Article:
They Know Nothing: How the Obama Administration Promoted 'Misleading' Narrative on Iran Nuclear Deal

Negotiations with Tehran began long before the timeframe presented by Washington, discloses Ben Rhodes; Israel, in the meanwhile, had to be persuaded not to attack the Islamic Republic's nukes.

President Barack Obama is presented a copy of the Iran Nuclear Agreement Legislation by House Minority Leader Nancy Pelosi, Baltimore, Maryland, January 28, 2016.
AP

The dealings behind the agreement struck between Iran and world powers last summer were not exactly as presented to the public, Ben Rhodes, one of President Barack Obama's top advisers, told The New York Times.

While the American public was led to believe that negotiations between the West and the Islamic Republic took off after the election of President Hassan Rohani, considered to be a moderate political force, negotiations with hard-liners began much earlier. The reason for the skewed presentation of the talks' timeline, according to the Times' report, was to enable the administration to sell the deal to a wider audience.   

After the deal was struck last July, Rhodes, the deputy national security adviser for strategic communications, explained to the Times how Washington's foreign policy objectives focused on Iran. “It’s the center of the arc,” he said.

“We don’t have to kind of be in cycles of conflict if we can find other ways to resolve these issues,” he said. “We can do things that challenge the conventional thinking that, you know, ‘AIPAC doesn’t like this,’ or ‘the Israeli government doesn’t like this,’ or ‘the gulf countries don’t like it.’ It’s the possibility of improved relations with adversaries. It’s nonproliferation. So all these threads that the president’s been spinning – and I mean that not in the press sense – for almost a decade, they kind of all converged around Iran.”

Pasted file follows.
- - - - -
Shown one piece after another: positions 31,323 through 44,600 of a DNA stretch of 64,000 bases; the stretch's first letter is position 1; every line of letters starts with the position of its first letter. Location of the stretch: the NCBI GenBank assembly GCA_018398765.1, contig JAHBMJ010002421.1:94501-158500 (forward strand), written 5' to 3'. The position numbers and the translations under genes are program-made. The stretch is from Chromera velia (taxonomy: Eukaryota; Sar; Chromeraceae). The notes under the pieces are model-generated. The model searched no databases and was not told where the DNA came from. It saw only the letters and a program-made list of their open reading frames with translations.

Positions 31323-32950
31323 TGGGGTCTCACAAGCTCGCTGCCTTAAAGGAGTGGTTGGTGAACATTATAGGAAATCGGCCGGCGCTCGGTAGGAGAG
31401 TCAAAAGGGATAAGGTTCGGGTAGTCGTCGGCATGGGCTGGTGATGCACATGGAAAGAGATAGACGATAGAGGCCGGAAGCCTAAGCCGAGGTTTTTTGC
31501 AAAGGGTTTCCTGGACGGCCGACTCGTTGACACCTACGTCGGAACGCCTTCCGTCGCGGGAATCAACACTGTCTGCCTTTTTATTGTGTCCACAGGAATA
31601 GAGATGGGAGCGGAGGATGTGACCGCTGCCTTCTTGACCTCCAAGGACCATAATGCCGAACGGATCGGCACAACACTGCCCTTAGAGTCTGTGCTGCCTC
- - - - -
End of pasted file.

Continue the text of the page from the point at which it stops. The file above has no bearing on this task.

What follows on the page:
Leaders of world powers meet to discuss Iran nuclear deal on July 9, 2015.
AP

Former U.S. Secretary of Defense Leon Panetta, also interviewed in the Times profile, noted that his job at the time of negotiations was to keep Israel from striking Iran's nuclear facilities.

Speaking of Prime Minister Benjamin Netanyahu and former Defense Minister Ehud Barak, Panetta noted that “They were both interested in the answer to the question, ‘Is the president serious?’”

“And you know my view, talking with the president, was: If brought to the point where we had evidence that they’re developing an atomic weapon, I think the president is serious that he is not going to allow that to happen.”

Asked whether he would make that assessment now, Panetta answers, “Probably not.”

According to the Times, the Obama administration was hoping to evade a discussion over its foreign policy decisions by presenting itself as reaching out to moderate Iranian leaders who wished to reconcile with the West.

The Times also noted that by eliminating the issue of Tehran's nuclear threat, Washington hoped to defuse the tension between the two, thus allowing the U.S. to "disentangle itself from its established system of alliances with countries like Saudi Arabia, Egypt, Israel and Turkey."

"With one bold move, the administration would effectively begin the process of a large-scale disengagement from the Middle East," the paper noted.

As for support for the deal, Rhodes admitted that “We created an echo chamber.”

"They were saying things that validated what we had given them to say,” he said.   

“We had test drives to know who was going to be able to carry our message effectively, and how to use outside groups like Ploughshares, the Iran Project and whomever else. So we knew the tactics that worked,” Rhodes added.